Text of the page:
2. You ca roast it in the oven until crispy just like cauliflower. It's really quite good, it's one way I get hubs to eat more veggies. You can stir fry it with soy, garlic, ginger. You can add black bean sauce to it as well. If you're not a vegetarian, broccoli and beef stir fry with oyster sauce is pretty tasty on rice.

                1. My husband likes roasted vegetables, but not broccoli or cauliflower. There are only two ways he will eat broccoli, and in great abundance: cream of broccoli soup (I make it with Velveeta) or baked with Velveeta and Ritz cracker crumbs soaked in butter. Do you notice a trend? Maybe something cheesy will help though.

                  1. Broccoli is a wonderfully versatile vegetable. I avoid boiling it because, unless it's cooked for a very short period and remains crisp, boiling extracts too many of the vitamins and minerals from the florets and stems. Steaming is easier to control and because the broccoli isn't immersed in boiling water it extracts fewer of the food value.
                    I serve broccoli topped with a good mayonnaise or sometimes just red wine vinegar and/or a bit of chopped garlic and some olive oil or combinations thereof. I chop it rather fine and include it in soups, casseroles, stews and other dishes. My grandson refused to eat broccoli when he was about two years old. He decided he liked it if he could dip the florets in ice water before each bite. Hey, give the kid some ice water.
                    Broccoli cheese casseroles are wonderful (try adding some lightly crisped bacon pieces to the dish) using a bechamel sauce as a foundation, and including broccoli as part of a roasted vegetable plate is always a nice addition to a meal.

                    1 Reply
                    1. re: todao

                      Not to forget (which I did) broccoli salad. Using just the florets and the short sections of stems attached thereto, cut into small pieces (about 1/4 - 3/8 inches in size) and mix with a dressing of mayonnaise, red wine vinegar, sugar (to taste) add some finely chopped red onion, and maybe some chopped nuts (pecans, pistachios or cashews are nice) or perhaps raisins or currants, and add some crisp bacon bits. Mix it all up (not too much dressing, just enough to moisten the mix) and refrigerate covered for an hour or two.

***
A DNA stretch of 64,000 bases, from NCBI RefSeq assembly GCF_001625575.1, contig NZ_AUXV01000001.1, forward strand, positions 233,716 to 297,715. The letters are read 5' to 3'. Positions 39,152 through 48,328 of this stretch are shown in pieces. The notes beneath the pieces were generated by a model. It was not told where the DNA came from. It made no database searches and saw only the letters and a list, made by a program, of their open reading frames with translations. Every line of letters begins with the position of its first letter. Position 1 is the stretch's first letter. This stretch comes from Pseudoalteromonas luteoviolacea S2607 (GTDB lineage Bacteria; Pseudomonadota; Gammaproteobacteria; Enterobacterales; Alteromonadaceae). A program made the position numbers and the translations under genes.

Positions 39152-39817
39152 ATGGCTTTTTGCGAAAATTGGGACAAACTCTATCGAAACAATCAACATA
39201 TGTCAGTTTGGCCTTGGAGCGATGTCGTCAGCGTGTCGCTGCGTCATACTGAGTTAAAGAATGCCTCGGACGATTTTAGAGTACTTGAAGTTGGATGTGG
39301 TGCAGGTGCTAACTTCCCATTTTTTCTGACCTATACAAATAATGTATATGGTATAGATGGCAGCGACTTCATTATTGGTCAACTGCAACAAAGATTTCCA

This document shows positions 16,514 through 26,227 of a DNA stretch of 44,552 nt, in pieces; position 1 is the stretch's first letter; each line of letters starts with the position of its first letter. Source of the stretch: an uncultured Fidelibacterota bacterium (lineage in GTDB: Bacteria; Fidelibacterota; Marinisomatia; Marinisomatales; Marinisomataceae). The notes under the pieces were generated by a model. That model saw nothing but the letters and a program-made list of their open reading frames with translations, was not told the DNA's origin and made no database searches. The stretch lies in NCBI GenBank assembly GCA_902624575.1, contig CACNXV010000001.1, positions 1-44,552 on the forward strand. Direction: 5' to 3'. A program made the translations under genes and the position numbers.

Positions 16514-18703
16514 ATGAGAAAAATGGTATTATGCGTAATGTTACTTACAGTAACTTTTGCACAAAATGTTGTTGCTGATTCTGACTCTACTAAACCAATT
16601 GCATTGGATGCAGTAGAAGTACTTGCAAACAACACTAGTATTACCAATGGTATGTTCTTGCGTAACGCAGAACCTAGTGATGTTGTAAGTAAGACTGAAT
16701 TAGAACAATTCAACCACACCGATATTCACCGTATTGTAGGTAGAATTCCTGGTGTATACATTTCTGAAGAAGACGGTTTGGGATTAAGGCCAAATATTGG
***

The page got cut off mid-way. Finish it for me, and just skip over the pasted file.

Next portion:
Fantastic .....

                    2. Thank you all...I am off to purchase the ingredients to turn my broccoli into something tasty!

                      1 Reply
                      1. re: LJS

                        LJS, don't overlook the broccoli STEMS...they are fab if you peel away the outer tough coating...inside is crunchy, peppery delight on salads...as a dipper in hummus...stir-fries...there are a few threads on this board too about broccoli stems and how we all enjoy them.

                      2. Steamed...not too soft/mushy, still bright green.
                        Serve with (Yukon Gold) potatoes or potato salad, sweet potatoes, or squash.
                        Serve with quinoa or brown rice (topped with salsa!)
                        Stir fry with carrots, red bell peppers, onion, garlic, snow peas, cashews, add pineapple, or pickled ginger, and tamari.
                        Serve with pasta, artichoke hearts, and hummus.

                        1. On pizza with zucchini, mushrooms, and red bell pepper!

                          1. Some of us like it better with the "bark" of the stem peeled off.

                            1. Chopped up and sauteed with olive oil, garlic and anchovies, then braised a bit with pasta cooking water, served w/ orichette (pasta ear-shaped half-shells) and romano is a revelation!

                              Or broccoli salad as a side: Chopped medium, then mixed with dressing of mayo, apple cider vinegar, a touch of honey, S&P and either crumbled bacon or raisins. It's really, really good!

                              1. did anyone say souffle? A nice cheese souffle w/ some steamed broccoli folded in should make a nice supper.

                                1. Great simple salad/side dish as made by some friends with their own olive oil:

                                  lightly steam or par-boil broc florets and stem pieces

                                  cook bow-tie pasta till al dente, drain and add broccoli

                                  toss with late harvest meyer lemon olive oil, lemon zest, lemon juice and fresh chopped garlic mashed into a paste with some salt.

                                  top with shaved or grated Parmesan and black pepper.

                                  I could eat it all day. The fresher the broccoli, the better. Farmer's Market or your own garden is best.

                                  1. I had a sample of broccoli 'slaw' and it was GREAT. It was basically cole slaw with shredded broccoli instead of cabbage. Yum!